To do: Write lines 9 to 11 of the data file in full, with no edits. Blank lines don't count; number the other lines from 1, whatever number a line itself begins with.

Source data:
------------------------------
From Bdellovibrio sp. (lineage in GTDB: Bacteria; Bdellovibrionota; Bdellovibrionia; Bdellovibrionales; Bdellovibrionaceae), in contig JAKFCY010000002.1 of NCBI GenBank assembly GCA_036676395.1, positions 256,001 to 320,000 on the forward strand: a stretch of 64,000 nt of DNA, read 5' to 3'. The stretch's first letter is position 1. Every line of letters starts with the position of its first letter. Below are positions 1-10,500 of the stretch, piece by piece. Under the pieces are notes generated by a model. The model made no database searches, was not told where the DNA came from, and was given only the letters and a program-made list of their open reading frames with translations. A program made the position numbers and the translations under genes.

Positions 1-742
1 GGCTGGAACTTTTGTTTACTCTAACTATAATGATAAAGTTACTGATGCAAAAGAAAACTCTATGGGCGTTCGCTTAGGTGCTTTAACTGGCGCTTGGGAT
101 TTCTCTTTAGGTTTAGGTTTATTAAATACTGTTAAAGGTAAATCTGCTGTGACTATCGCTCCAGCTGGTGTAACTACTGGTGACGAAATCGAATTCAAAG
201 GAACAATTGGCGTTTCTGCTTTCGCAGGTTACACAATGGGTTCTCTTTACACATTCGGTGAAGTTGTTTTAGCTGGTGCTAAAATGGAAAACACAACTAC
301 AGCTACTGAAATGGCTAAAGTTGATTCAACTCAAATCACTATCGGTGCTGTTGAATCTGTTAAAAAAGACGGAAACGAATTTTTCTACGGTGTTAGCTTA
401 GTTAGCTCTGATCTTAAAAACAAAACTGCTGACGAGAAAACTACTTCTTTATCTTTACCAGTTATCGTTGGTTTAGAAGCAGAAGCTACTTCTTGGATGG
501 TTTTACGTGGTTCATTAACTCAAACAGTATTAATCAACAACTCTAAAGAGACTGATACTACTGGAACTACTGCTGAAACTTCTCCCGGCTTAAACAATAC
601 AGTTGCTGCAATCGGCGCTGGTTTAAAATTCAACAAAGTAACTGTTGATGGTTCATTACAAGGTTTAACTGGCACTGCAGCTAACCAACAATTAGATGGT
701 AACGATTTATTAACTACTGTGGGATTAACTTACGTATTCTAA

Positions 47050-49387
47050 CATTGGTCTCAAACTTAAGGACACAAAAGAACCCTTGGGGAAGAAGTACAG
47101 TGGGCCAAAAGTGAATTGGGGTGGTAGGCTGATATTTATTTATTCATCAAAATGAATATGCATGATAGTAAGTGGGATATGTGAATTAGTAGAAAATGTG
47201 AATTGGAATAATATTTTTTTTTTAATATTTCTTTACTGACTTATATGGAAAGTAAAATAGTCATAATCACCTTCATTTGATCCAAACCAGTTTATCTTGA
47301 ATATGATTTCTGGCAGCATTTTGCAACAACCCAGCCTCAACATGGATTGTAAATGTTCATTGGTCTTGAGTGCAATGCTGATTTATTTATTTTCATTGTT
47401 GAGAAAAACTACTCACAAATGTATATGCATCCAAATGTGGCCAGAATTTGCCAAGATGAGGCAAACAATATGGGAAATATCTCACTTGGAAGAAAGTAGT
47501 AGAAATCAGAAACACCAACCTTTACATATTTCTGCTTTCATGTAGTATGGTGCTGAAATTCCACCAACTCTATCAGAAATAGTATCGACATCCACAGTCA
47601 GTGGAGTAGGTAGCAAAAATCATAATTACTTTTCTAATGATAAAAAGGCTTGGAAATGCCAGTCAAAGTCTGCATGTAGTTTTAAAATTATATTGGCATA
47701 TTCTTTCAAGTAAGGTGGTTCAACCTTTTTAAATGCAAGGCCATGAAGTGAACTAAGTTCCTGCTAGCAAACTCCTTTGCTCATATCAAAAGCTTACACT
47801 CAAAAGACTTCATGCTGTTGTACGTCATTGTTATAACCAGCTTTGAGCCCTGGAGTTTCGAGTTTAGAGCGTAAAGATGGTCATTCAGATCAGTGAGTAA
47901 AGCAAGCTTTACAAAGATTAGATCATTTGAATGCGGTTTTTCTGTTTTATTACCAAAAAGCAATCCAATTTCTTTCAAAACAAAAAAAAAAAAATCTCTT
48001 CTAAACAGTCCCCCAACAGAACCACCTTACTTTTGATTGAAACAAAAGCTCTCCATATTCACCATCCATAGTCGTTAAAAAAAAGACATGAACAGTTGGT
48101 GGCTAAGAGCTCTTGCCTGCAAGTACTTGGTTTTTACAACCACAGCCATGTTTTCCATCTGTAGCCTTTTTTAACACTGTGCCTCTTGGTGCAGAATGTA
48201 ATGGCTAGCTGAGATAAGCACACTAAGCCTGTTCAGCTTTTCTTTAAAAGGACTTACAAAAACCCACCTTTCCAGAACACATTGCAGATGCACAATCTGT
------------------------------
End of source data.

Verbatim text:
601 AGTTGCTGCAATCGGCGCTGGTTTAAAATTCAACAAAGTAACTGTTGATGGTTCATTACAAGGTTTAACTGGCACTGCAGCTAACCAACAATTAGATGGT
701 AACGATTTATTAACTACTGTGGGATTAACTTACGTATTCTAA

Positions 47050-49387